“The OIG report concludes that there was no evidence of misuse of the Patriot Act,” the FBI said in a statement. “The report finds, ‘contrary to public speculation,’ the FBI did not use certain provisions of the Patriot Act and that the Act did not affect the scope of the FBI’s use of FISA surveillance or searches. Instead, the OIG report found that the effect of the Patriot Act on this investigation was to enable the FBI to share lawful information with other members of the law enforcement and intelligence communities.”
Spence said the act is undemocratic and that he was stifled when asked to testify to Congress about it.
“The sad part of it is the American citizen doesn’t know, has no idea, what this Patriot Act permits the government to do,” Spence said. “And so when the Patriot Act came up for renewal, a minority in Congress, then the Democrats, [U.S. Rep. John] Conyers asked me to come testify about the Mayfield case so the public could have some idea of what’s going on.
“He says, ‘You have to write up a statement – would you submit it and then we’ll have you testify?’” Spence said about Conyers’ request. “So I sent the statement in.
“The day before I was to appear I got a call from the lawyer representing the minority,” Spence said. “‘I’m sorry, Mr. Spence, but the Republican majority has read what you are going to testify to,” the lawyer told him.
The message from Republicans was: “If you testify, all communication between us [Republicans and Democrats] is forever lost – we will never cooperate with you,” Spence said.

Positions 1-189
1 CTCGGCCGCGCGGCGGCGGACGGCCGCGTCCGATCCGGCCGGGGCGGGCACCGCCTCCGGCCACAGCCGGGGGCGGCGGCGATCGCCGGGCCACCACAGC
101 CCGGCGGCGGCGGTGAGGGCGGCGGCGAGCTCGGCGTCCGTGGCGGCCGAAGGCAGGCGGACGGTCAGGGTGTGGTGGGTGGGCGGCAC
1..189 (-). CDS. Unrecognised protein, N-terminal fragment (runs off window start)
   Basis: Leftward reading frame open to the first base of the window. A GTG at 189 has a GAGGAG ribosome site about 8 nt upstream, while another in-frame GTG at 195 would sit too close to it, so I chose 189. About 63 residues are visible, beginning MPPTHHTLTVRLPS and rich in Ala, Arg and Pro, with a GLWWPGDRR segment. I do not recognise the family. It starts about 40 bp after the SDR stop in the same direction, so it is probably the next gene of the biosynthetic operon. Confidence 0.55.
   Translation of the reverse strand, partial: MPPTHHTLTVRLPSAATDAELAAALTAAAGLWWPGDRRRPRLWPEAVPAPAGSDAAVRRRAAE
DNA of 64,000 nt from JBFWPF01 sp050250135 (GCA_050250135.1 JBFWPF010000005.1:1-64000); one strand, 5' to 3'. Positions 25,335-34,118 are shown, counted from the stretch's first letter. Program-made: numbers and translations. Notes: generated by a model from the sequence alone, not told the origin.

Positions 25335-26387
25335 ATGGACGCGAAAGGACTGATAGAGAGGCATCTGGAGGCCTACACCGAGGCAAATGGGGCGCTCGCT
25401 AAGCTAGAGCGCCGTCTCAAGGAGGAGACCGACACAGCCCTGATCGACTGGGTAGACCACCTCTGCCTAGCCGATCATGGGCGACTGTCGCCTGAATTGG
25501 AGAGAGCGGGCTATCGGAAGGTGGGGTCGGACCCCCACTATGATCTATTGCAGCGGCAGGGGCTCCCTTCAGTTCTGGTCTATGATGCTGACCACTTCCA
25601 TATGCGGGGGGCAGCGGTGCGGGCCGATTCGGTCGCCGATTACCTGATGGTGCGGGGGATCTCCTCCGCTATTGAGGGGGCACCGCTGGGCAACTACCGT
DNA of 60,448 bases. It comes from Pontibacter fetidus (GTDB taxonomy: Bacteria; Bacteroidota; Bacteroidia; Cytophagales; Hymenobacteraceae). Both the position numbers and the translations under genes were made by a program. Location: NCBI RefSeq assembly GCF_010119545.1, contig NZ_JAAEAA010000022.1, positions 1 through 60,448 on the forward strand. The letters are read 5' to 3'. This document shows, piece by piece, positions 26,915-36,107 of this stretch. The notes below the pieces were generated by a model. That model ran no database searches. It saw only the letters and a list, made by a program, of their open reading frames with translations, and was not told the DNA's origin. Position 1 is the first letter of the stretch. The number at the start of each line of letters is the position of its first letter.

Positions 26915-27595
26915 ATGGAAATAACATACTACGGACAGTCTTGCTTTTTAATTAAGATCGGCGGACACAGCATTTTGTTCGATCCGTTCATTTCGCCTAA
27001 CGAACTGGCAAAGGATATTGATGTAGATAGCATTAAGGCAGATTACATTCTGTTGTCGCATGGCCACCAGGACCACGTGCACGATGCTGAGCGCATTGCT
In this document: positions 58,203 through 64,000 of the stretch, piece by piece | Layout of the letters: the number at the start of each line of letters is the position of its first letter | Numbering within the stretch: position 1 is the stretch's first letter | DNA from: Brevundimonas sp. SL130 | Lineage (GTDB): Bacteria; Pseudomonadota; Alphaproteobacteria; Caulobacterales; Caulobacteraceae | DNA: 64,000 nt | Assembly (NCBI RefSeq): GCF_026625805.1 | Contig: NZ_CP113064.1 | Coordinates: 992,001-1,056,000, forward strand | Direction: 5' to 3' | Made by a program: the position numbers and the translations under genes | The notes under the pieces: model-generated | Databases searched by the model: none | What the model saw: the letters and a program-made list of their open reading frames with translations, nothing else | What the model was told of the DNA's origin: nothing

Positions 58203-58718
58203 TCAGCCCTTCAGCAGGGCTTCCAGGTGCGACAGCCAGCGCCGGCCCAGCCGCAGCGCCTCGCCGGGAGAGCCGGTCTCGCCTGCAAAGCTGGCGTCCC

“When I got that response I prepared a press release and sent it out to every major news force in the country,” Spence said. “There was not one that picked that news story up.”
Spence said the loss of rights in this country inspired him to write his latest book, Bloodthirsty Bitches and Pious Pimps of Power. He said he can’t get on a talk show to promote it.
“And so we have a very precarious condition which can lead us into what I call the Fourth Reich,” Spence said. Mussolini predicted the Fourth Reich would occur when “government and corporations became indistinguishable.”
“That’s what we really have today,” he said. “Because we are afraid, we are angry. The average person feels helpless – ‘What can I do?’”
“Freedom,” Spence said, “requires a little bit of danger. You have to agree to a little bit of danger to be free.”